Beatrix Potter Was a Keen Observer of the Natural World

Famous for “Peter Rabbit,” the children’s author was also a devoted scientist and conservationist

Specimen drawings
Deeply interested in the natural world, Potter would carefully collect and draw specimens. © Victoria and Albert Museum, London, courtesy of Frederick Warne & Co. Ltd.

At the Frist Art Museum in Nashville, a cozy faux garden, complete with oversized flower pots, is the perfect place to page through Beatrix Potter’s The Tale of Peter Rabbit or The Story of Miss Moppet. In another area, visitors are invited to read her books while perched atop giant spools of thread.

These hideaways capture not only the whimsical settings that Potter created, but also her passion for the natural world. Through September 17, “Beatrix Potter: Drawn to Nature” will use letters, watercolors, photos, diaries, sketches and more to explore Potter’s lesser-known scientific and conservation work, in addition to her literary career. 

“She is certainly one of the most important children’s book illustrators,” Trinita Kennedy, senior curator at the Frist Art Museum, tells the New York Times’ Tanya Mohn. “But the exhibition tells a more complex story. It shows her as a multifaceted person who had to blaze her own trail, unusual for a Victorian woman.”

Potter with her dog
Potter, pictured here with her dog, Spot, based many of her characters on her pets. © Victoria and Albert Museum, London, courtesy of Frederick Warne & Co. Ltd.

The show is divided into four sections: “Town and Country” examines Potter’s childhood, “Under the Microscope” explores her scientific pursuits, “A Natural Storyteller” follows her literary career and “Living Nature” details her later conservation work. Visitors are encouraged to reflect on the show via a series of hands-on activities—such as observational drawings, puppetry and animation—in a nearby 4,000-square-foot space.

The exhibition originally opened in 2022 at the Victoria and Albert Museum (V&A) in London. After Nashville, it will continue on to the High Museum of Art in Atlanta and the Morgan Library & Museum in New York.

Born in 1866, Potter began eagerly drawing the world around her as a young child. Some of these drawings and sketchbooks from her early years will be on display in the exhibition. “Potter was educated at home by governesses and was encouraged to draw, paint and study natural history through books, museum visits and direct observation,” says Kennedy in a statement. “She collected fossils, insects, plants and rocks, and used a microscope to make hundreds of detailed drawings of her specimens.”

As a young adult, Potter developed an interest in mycology, the study of fungi, conducting experiments and writing her own scientific paper, which included hand-drawn diagrams. But Potter “felt that her work wasn’t being taken seriously” due to her gender and lack of professional training, says the V&A’s Annemarie Bilclough, the organizing curator of the exhibition, to the Times. Even when her paper was presented at the Linnean Society of London, Potter herself wasn’t allowed to attend because she was a woman.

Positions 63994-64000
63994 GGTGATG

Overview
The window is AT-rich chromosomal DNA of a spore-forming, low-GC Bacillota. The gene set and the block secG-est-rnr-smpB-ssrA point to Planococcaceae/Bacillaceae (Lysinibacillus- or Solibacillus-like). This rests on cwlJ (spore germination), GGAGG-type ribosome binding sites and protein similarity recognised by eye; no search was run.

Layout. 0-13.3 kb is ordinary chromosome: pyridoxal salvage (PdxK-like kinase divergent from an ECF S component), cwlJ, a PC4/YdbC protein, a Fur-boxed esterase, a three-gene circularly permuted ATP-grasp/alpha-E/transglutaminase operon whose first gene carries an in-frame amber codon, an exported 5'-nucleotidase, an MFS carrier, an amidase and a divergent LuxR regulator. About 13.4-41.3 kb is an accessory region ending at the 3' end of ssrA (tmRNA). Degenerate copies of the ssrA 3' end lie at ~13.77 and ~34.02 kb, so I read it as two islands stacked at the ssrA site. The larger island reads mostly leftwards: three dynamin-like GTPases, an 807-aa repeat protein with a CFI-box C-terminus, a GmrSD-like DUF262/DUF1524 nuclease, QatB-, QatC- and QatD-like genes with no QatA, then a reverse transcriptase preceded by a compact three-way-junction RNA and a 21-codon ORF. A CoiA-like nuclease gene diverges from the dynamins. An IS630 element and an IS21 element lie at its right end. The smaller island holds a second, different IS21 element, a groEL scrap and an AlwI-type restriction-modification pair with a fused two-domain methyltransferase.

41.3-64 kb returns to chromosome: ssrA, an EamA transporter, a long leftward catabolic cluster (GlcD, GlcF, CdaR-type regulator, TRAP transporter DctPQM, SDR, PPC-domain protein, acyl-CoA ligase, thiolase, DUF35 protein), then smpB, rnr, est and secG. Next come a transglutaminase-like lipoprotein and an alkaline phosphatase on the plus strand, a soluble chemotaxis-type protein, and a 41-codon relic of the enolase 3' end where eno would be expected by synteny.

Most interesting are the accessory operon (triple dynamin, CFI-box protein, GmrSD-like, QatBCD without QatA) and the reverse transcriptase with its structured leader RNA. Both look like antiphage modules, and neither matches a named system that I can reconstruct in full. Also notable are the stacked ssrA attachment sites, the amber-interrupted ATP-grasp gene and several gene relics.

An illustration for The Tale of Peter Rabbit
After finding success with stories like Peter Rabbit, Potter used the profits to raise Herdwick sheep in England’s Lake District. © Victoria and Albert Museum, London, courtesy of Frederick Warne & Co. Ltd.

“She might have pursued a career as a professional scientist, had more pathways been open to women in the 19th century,” says Kennedy in the statement.

Instead, Potter turned to creative pursuits: She began by drawing illustrations for greeting cards, before eventually turning to children’s books in her 30s. Her stories often featured characters based on her own pets, including her rabbits Peter Piper and Benjamin Bouncer.

“I think people will be surprised by how fine her art is, made with great precision and narrative power. They’re full of character and naturalistic detail,” Leonard S. Marcus, a children’s book historian, tells the Times. “She’s often dismissed as a sort of fluffy figure in the past, but she was a true artist.”

Once her work started selling, she had the resources to develop her passions for farming and land conservation. Using the profits from her first books, she purchased a farm in England’s Lake District, where she raised Herdwick sheep. “Thanks in large part to Potter’s efforts, the entire district has since been designated a UNESCO World Heritage site,” wrote Sarah Cascone of Artnet in 2022.

Over the years, Potter expanded her farm and worked to preserve more Lake District land. Upon her death in 1943, she left more than 4,000 acres of land and 15 farms to Britain’s National Trust, according to the Beatrix Potter Society. Some of her farms continue to function today, and the descendants of her Herdwick flocks still roam the hills.

Beatrix Potter: Drawn to Nature” will be on view at the Frist Art Museum in Nashville through September 17, 2023.

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